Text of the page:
I’ve long held fast to the notion that Ethernet provided the best solution when considering storage protocol with VMware. NFS provided simplicity with large shared datastores and iSCSI or FCoE enabled SCSI capabilities for applications requiring such connectivity.
As the IT industry has advanced so has my perspective. I rarely, if ever, speak to a customer struggling with the issues that led to the SAN versus NAS debate. Virtualization has matured into cloud computing, supporting business critical applications and large numbers of business process. Storage bottlenecks are still abundant but they are inherent in the workload cloud computing places disk based storage architectures and not the storage protocols. Flash addresses this issue.
As you look at VVols you should revisit the protocol your infrastructure runs on. Obviously if you’re on Fibre Channel, you’ll remain on Fibre Channel but if you’re a NFS customer on Ethernet you need to investigate what’s possible with iSCSI or FCoE and VVols.
There’s much more to discuss around VVols besides protocols, so stay tuned I’ve got more to share.
Mike Pinto says
As always, an excellent article that clearly identifies the benefits of one technology, perhaps over another one. Thanks Vaughn, keep ’em coming..
T10 UNMAP’s advantage over NFS is NAS platform specific. On ZFS appliances from Oracle, the moment a VM is deleted the storage is reclaimed and returned to the available pool. More importantly, storage isn’t locked up within the NFS share, it is available for other customers of the appliance as well. All storage allocations are truly ‘thin’ in this appliance; not just allocation but also reclamation. No special actions required to reclaim stranded storage.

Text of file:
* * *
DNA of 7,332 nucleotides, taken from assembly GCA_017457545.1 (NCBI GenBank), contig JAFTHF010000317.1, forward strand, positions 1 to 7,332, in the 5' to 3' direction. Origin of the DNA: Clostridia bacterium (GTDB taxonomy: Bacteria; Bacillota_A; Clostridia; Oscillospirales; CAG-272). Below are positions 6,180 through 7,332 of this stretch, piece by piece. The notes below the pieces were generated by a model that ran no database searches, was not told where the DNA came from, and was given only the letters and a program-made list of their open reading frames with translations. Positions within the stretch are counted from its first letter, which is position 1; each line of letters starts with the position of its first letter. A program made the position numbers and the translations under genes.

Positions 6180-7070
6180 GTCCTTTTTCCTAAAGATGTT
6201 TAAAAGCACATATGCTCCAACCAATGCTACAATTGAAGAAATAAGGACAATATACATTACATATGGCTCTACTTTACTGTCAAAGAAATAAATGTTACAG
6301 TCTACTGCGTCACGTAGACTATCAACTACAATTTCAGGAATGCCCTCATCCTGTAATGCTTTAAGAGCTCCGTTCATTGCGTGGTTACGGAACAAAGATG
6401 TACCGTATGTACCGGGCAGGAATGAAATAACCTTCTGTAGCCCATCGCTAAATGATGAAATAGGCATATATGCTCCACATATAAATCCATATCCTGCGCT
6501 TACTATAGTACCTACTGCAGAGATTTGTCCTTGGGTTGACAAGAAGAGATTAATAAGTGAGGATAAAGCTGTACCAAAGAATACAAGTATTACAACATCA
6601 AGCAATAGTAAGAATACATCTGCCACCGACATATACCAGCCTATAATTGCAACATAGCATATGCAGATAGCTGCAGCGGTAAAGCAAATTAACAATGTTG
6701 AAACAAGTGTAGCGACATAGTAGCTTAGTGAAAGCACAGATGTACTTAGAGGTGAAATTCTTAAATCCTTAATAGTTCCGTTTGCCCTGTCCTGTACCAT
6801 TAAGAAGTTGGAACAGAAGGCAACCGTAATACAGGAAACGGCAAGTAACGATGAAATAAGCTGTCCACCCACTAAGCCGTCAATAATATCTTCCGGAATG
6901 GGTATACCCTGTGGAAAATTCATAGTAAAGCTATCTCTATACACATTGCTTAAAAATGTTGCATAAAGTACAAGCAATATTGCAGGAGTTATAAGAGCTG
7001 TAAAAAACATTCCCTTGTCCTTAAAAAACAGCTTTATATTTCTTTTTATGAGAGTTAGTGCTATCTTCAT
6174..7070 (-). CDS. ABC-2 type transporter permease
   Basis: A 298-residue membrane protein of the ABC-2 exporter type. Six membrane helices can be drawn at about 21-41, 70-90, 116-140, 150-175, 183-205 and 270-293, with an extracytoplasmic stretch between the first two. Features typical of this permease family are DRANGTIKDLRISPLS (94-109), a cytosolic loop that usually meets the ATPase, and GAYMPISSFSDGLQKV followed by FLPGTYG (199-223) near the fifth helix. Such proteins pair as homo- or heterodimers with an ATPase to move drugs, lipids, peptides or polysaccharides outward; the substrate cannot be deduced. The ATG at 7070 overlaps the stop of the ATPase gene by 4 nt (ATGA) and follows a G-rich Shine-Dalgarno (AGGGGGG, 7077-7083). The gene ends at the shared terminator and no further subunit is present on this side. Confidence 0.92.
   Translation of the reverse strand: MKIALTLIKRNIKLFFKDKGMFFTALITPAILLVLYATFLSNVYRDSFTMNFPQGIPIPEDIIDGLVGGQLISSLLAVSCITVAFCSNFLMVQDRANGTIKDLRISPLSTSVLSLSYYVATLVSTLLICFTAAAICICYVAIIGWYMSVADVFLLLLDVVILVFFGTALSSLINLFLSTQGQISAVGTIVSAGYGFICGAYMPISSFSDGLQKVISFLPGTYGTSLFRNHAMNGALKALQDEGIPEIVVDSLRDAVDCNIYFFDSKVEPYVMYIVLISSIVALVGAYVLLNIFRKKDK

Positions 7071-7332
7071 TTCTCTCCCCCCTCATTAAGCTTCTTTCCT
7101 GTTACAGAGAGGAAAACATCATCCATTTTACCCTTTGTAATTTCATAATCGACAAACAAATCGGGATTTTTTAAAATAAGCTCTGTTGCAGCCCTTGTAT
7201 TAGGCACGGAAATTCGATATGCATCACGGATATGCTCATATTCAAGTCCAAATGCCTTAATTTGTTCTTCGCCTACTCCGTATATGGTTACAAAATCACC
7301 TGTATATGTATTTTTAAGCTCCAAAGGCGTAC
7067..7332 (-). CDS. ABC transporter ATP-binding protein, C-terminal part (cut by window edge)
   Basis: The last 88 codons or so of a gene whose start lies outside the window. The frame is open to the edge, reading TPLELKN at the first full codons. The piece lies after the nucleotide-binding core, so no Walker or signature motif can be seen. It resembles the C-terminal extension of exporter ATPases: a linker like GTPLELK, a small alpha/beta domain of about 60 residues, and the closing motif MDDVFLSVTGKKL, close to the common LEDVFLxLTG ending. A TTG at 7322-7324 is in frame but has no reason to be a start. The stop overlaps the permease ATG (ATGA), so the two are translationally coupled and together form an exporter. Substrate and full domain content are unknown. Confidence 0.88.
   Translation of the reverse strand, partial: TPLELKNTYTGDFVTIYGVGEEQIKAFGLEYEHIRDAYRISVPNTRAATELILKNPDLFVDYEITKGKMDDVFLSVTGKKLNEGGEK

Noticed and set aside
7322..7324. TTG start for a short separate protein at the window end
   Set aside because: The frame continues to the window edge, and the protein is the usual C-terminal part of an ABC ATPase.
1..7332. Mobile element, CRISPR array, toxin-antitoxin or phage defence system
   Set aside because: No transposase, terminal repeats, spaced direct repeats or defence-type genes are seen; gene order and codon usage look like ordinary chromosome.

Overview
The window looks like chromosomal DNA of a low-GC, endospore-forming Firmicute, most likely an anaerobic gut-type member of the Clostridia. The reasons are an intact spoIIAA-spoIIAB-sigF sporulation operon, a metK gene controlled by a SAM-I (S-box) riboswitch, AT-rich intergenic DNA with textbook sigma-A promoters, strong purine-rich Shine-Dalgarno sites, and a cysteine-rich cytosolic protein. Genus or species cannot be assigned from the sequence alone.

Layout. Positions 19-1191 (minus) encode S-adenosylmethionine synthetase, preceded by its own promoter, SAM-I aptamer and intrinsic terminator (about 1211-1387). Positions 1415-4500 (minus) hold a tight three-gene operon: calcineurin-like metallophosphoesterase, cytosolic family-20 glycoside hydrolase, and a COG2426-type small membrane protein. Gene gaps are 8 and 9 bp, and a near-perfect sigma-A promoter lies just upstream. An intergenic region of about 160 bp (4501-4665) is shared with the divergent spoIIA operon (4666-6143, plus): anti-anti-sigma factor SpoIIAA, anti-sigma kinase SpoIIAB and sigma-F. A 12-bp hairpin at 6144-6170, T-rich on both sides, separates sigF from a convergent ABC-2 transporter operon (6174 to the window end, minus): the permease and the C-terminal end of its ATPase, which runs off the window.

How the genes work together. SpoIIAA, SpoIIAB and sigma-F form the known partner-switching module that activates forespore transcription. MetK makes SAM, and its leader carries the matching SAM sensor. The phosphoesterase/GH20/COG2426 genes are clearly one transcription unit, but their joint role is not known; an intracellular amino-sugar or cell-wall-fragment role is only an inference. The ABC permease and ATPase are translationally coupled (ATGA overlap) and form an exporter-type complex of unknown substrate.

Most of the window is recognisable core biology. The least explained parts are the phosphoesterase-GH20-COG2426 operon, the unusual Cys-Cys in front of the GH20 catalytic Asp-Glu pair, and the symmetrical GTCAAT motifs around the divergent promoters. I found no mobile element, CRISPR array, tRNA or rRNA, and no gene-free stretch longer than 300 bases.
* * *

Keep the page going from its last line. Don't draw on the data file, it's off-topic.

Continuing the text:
We run thousands of VMs using NFS over 10gE and find the storage management to be trivial. I still continue to believe NFS is a better choice for VMware: faster (10gE, 40gE, QDR IB, …), easier to administer, allocation changes are instantaneous (want to add/remote 5TB to/from a datastore, type in the new quota and done with no additional actions needed), …
I vote for NFS.
Vaughn Stewart says
Thanks – I’m with you NFS has been great for virtualization and has advanced the entire IT landscape as it comes to providing storage for VMs. As technologies advance we must revisit their impact on our architectures. You’re correct; NFS datastores do not store data after a VM has been removed (via deletion or Storage VMotion migration) as VMFS datastore do.
In the article I am discussing T10 UNMAP from an end-to-end perspective; from VM (GOS file system like NTFS, EXT, etc) through to the storage on the array. T10 UNMAP will return vast quantities of capacity as this data significantly outweighs what gets temporarily left in VMFS (until a new VM is deployed or migrated and overwrites these blocks).
End-to-end T10 UNMAP allows thin or more precisely capacity efficient storage to achieve matched levels of storage utilization and in turn reduce the cost of storage.